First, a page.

Ann Baddour, Director of the Fair Financial Services Project at Texas Appleseed, speaks to the Texas Senate State Affairs Committee March 15 (Photo by Screenshot via Texas Senate)
Typically when Republicans in the Texas Legislature get riled up over an ordinance city officials have passed aimed at improving the lives of their residents, lawmakers in the Lege have to pass a bill designed to undo that specific local ordinance.
Republicans have found success in their war on local control; in past Legislative Sessions, they have enacted laws that prohibit municipalities from reducing police budgets, increasing property taxes to fund services, and regulating rideshare companies beyond what the state allows.
But Republicans haven’t always prevailed over cities. For years, they have repeatedly failed at undoing two Austin ordinances despised by business interests – one that mandates rest breaks for construction workers and another that delays when employers can conduct criminal background checks on prospective hires. Instead of continuing to play the game as it has always been played – blue city adopts ordinance, red state lawmakers preempt it – Republicans are trying (as they did in the 87th Legislative Session) a more scattershot approach.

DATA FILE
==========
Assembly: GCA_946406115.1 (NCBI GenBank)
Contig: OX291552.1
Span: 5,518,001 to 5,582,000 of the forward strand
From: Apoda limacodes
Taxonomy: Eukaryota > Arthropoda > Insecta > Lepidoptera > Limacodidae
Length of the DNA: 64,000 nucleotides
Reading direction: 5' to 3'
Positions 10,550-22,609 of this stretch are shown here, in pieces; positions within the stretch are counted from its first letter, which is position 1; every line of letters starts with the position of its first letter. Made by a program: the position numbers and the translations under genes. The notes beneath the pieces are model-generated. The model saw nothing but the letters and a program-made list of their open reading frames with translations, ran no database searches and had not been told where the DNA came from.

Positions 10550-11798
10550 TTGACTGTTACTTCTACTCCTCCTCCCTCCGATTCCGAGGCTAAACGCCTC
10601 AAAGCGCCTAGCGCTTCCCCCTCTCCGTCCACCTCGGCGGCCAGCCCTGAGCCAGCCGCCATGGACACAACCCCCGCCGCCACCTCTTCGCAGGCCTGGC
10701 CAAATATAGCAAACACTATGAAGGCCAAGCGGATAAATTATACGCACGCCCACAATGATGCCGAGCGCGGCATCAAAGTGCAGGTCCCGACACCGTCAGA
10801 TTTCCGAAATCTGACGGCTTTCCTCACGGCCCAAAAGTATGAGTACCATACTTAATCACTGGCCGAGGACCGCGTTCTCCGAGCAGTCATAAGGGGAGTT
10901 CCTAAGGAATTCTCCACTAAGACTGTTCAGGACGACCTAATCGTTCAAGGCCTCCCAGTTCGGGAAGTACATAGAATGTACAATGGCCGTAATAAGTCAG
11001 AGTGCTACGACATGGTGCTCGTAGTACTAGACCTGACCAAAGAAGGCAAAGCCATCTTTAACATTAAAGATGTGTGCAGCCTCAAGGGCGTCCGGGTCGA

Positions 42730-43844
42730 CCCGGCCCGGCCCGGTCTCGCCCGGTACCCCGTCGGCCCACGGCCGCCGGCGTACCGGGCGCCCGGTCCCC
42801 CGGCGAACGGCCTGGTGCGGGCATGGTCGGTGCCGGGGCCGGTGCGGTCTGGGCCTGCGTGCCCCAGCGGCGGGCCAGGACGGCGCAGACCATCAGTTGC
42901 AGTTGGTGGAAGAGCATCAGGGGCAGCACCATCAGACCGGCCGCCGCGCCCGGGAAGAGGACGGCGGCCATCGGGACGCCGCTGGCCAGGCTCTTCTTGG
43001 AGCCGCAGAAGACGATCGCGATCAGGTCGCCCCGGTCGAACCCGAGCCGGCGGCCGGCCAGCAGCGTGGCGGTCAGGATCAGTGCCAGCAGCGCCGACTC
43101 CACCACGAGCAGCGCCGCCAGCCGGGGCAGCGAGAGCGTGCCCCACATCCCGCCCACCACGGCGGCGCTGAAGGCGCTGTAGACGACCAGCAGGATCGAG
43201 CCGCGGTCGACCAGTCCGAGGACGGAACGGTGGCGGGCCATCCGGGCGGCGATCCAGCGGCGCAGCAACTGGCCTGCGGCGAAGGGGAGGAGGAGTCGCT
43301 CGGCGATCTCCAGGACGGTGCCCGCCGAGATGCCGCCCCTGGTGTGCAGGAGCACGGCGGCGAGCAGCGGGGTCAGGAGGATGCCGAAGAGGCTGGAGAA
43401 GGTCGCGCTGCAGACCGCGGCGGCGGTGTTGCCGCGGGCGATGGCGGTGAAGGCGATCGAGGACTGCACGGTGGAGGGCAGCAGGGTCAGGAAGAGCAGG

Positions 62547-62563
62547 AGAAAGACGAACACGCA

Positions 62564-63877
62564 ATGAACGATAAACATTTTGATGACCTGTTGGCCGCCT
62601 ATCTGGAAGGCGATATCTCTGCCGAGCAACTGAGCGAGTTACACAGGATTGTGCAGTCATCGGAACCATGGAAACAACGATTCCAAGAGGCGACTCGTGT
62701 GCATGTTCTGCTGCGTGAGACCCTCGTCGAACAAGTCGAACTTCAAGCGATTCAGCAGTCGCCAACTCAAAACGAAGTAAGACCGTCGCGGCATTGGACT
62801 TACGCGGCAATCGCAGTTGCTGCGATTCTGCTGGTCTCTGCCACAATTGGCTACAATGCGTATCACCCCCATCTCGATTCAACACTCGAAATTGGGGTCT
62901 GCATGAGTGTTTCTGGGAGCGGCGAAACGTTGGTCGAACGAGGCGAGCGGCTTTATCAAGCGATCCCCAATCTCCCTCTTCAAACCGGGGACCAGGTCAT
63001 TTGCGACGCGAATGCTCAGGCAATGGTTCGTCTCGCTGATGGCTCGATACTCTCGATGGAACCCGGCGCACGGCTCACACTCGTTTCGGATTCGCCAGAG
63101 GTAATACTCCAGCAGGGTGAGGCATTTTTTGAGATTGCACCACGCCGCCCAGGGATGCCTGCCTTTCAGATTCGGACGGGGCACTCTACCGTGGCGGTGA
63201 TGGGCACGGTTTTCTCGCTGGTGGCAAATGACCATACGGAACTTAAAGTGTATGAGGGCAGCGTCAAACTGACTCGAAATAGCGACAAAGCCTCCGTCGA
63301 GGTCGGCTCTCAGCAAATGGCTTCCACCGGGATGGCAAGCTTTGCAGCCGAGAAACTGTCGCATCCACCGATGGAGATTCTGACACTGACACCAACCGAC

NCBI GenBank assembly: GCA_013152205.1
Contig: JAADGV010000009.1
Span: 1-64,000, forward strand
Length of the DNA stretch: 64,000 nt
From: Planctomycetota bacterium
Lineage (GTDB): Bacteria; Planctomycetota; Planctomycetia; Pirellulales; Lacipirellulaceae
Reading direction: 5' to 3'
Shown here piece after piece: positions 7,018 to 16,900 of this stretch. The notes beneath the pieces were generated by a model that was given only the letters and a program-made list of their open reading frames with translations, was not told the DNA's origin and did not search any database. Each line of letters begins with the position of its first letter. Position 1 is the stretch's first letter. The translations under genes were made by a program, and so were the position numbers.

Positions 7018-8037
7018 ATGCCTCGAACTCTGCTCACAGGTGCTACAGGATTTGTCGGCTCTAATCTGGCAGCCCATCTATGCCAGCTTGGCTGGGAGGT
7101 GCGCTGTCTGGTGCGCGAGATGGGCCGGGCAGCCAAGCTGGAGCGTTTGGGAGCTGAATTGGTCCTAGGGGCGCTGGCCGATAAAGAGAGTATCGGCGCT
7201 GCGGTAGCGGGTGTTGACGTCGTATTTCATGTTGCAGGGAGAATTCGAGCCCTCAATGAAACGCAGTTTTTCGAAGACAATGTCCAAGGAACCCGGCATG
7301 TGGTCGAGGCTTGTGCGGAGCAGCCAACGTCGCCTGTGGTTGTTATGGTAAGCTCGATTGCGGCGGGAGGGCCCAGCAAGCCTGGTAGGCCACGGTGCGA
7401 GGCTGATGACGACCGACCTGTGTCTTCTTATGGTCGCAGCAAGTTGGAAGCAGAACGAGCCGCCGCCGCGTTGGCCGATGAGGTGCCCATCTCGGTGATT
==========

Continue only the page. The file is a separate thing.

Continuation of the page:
A pair of bills filed by Rep. Dustin Burrows, R-Lubbock, and Sen. Brandon Creighton, R-Conroe, would apply what the Texas Municipal League calls a “super preemption” approach. Rather than undo one city ordinance at a time, the Burrows and Creighton bills (House Bill 2127 and Senate Bill 814, respectively) would prevent municipalities from enacting ordinances that regulate labor and business practices, preservation of natural resources, and commerce more broadly, if they contradict existing state law. HB 2127 allows anyone to sue a city or its elected officials if they have been injured “in fact, actual or threatened,” by regulations imposed by a local ordinance. Neighboring city or county officials who don’t like an ordinance a bordering municipality has adopted could also sue, something that Williamson County Judge Bill Gravell has already done when the City of Austin bought a hotel to convert into housing for people exiting homelessness (the property is in the WilCo portion of Austin). If signed into law, the legislation would also have the effect of nullifying existing ordinances already on the books in cities, such as Austin’s rest break and fair chance hiring ordinances.